Shape-changing nanomagnets: A new approach to in vivo biosensing
July 3-7, 2016
The idea that optical color can be determined by size and shape is well known at the nanoscale. Colors of quantum dots and plasmonic nanostructures, for example, can be tuned through particle size and shape. Among others, this has directly enabled many different multi-colored nanoparticle labels that underpin a host of optically-based in vitro bioimaging applications, including multiplexed high-throughput bioassays and colorimetric sensing and visualization of biomolecular processes and function. Imaging and sensing in more realistic in vivo environments is more challenging, however. Optical probes can be sized or shaped to yield resonances closer to the more optically favorable near-infrared window, but optical penetration, signal intensity, and spatial resolution, still deteriorate rapidly with increasing depth beneath the surface. But what about in the radio-frequency (RF) portion of the spectrum? Are there any analogous nanoparticle structures that can shift the frequency, or equivalently color, of RF signals for which penetration and/or distortion through biological tissue would no longer be a limitation and where imaging and sensing would be naturally immune to any photostability, phototoxicity, and autofluoresence background issues?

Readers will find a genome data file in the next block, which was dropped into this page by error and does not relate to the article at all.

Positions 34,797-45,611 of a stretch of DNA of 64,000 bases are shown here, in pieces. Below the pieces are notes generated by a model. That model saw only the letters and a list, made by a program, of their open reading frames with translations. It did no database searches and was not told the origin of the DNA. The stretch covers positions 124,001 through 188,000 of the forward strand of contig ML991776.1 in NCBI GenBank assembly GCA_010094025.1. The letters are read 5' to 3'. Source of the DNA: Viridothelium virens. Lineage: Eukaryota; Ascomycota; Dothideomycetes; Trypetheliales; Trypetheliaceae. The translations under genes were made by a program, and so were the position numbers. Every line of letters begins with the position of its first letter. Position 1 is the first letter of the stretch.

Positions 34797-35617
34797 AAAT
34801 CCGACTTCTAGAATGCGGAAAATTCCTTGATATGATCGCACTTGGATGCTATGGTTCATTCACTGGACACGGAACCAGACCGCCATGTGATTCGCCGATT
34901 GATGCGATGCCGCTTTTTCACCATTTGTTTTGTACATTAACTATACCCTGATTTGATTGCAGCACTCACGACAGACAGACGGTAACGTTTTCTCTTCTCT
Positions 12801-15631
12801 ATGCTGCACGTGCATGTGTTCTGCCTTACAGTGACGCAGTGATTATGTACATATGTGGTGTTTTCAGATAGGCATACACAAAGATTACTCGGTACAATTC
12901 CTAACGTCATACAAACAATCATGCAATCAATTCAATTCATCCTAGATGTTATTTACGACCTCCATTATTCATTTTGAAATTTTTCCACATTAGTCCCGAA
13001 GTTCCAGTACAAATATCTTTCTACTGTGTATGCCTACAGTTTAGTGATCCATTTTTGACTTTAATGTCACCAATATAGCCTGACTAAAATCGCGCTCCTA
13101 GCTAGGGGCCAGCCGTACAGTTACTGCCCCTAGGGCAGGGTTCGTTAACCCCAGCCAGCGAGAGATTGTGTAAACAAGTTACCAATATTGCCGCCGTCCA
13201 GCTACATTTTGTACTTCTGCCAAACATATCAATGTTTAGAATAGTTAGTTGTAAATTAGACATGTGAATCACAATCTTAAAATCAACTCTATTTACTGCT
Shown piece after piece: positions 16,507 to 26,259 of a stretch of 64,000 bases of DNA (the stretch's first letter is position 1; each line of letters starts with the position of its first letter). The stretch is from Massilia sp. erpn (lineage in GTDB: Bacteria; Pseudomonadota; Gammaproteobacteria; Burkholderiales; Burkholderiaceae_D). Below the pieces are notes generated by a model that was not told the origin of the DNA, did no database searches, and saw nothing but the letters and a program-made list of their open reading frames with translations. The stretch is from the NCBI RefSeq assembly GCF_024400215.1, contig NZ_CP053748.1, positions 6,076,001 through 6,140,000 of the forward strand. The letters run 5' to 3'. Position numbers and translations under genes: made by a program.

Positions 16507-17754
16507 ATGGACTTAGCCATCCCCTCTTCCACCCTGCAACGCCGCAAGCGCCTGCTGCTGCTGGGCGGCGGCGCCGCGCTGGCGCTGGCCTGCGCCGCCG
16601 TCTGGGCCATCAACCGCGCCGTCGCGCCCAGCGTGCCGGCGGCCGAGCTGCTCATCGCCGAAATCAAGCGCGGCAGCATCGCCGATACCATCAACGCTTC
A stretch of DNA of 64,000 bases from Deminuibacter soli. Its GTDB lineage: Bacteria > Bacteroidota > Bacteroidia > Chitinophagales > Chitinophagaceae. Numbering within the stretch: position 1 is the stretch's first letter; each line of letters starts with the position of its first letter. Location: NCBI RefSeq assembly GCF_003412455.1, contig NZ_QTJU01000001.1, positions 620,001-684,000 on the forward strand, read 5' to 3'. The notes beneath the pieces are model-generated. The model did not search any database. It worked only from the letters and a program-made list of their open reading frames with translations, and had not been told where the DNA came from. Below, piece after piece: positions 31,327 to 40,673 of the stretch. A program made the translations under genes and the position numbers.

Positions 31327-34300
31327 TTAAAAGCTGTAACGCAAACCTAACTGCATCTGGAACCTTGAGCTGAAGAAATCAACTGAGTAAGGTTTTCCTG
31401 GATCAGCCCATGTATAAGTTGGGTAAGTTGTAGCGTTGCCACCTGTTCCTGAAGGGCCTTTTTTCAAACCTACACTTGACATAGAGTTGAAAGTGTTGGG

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Gary Zabow, Stephen Dodd, and Alan Koretsky, "Shape-changing nanomagnets: A new approach to in vivo biosensing" in "Nanotechnology in Medicine: From Molecules to Humans", Prof. Lola Eniola-Adefeso, Department of Chemical Engineering, University of Michigan, USA Prof. Paolo Decuzzi, Italian Institute of Technology, Italy Eds, ECI Symposium Series, (2016). http://dc.engconfintl.org/nanotech_med/7
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